The reason, Michael Polkinghorne of White & Case suggests, is that such institutions have been caught in a catch-22. ‘Users want an institution that has done the process a large number of times and, while an institution can be specialised by design, it can’t be experienced by design. It’s the familiar problem states like Qatar have faced in trying to launch their own regional centres. It is very difficult to get people to bring an arbitration to your state without a track record and it is very difficult to build a track record if people won’t bring cases to your state.’
Adds Born: ‘It is not clear why something like WIPO would be better at appointing specialised arbitrators than any other institution. Many of the major forums now have their own panels that specifically handle IP disputes. They also have a much larger caseload and hence both a wider experience with arbitrators and greater experience of applying procedural rules, which is likely to lead to consistent and reliable rulings. Specialising in one field can be counterproductive. Often it is not a question of whether you know of a good IP arbitrator, but whether you know one who speaks Farsi or has got experience with technology deals in Taiwan.’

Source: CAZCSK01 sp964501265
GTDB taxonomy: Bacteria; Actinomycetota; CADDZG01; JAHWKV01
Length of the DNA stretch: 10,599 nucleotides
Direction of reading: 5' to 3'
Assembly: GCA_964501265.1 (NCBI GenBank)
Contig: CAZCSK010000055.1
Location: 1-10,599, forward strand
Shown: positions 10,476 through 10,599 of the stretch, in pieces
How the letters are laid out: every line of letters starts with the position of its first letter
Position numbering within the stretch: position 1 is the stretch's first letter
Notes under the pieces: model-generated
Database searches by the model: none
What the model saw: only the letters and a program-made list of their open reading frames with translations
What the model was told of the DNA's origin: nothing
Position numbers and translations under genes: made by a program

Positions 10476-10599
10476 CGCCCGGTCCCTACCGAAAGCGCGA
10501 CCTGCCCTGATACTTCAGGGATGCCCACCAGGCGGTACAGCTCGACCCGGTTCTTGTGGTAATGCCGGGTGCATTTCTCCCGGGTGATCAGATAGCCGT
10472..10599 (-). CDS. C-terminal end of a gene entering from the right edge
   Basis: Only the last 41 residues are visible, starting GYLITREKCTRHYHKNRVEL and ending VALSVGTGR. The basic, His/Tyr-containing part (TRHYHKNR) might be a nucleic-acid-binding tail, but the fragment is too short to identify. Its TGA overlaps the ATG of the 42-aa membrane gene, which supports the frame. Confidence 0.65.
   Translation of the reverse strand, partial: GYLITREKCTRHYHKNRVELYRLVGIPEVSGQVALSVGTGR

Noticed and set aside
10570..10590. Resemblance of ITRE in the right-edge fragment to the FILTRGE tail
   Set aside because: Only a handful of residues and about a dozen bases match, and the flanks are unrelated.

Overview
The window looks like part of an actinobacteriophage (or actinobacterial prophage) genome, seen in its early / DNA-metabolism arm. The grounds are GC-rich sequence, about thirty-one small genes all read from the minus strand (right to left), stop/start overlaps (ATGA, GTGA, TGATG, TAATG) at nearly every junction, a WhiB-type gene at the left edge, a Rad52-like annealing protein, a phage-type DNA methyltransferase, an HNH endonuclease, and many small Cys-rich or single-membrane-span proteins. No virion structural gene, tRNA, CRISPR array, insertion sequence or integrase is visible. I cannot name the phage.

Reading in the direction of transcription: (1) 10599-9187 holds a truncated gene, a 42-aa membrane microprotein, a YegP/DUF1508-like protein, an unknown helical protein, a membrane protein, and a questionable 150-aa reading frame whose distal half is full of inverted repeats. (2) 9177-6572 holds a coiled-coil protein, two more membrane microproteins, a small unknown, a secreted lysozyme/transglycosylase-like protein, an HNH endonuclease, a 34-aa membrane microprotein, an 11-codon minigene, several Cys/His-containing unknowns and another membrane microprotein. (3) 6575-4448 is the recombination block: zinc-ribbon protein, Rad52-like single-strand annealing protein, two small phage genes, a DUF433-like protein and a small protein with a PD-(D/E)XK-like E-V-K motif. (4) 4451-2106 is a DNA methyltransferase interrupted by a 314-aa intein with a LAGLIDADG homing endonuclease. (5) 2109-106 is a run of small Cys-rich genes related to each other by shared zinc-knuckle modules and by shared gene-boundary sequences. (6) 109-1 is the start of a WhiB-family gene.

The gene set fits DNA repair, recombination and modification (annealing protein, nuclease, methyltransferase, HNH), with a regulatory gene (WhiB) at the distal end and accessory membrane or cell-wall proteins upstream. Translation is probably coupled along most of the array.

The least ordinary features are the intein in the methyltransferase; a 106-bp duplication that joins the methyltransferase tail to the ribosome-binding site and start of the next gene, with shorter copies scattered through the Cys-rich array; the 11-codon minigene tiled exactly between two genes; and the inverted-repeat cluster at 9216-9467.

The results of our survey give wide support to the notion that arbitrations are becoming more complicated. Of the 239 partners surveyed, 72% said the typical cases they were involved in were larger or more complicated compared to three years ago.
‘There are more patents registered in Shenzhen than in the rest of the world. If London wants to maintain its position it will have to appeal to these new markets.’
Stuart Dutson, Simmons & Simmons
As a result of this growing complexity, partners are finding themselves spending longer preparing evidence (65%) and consulting with clients on the best approach (63%). However, clients are increasingly expecting their firms to give an advanced estimate of the cost of a matter.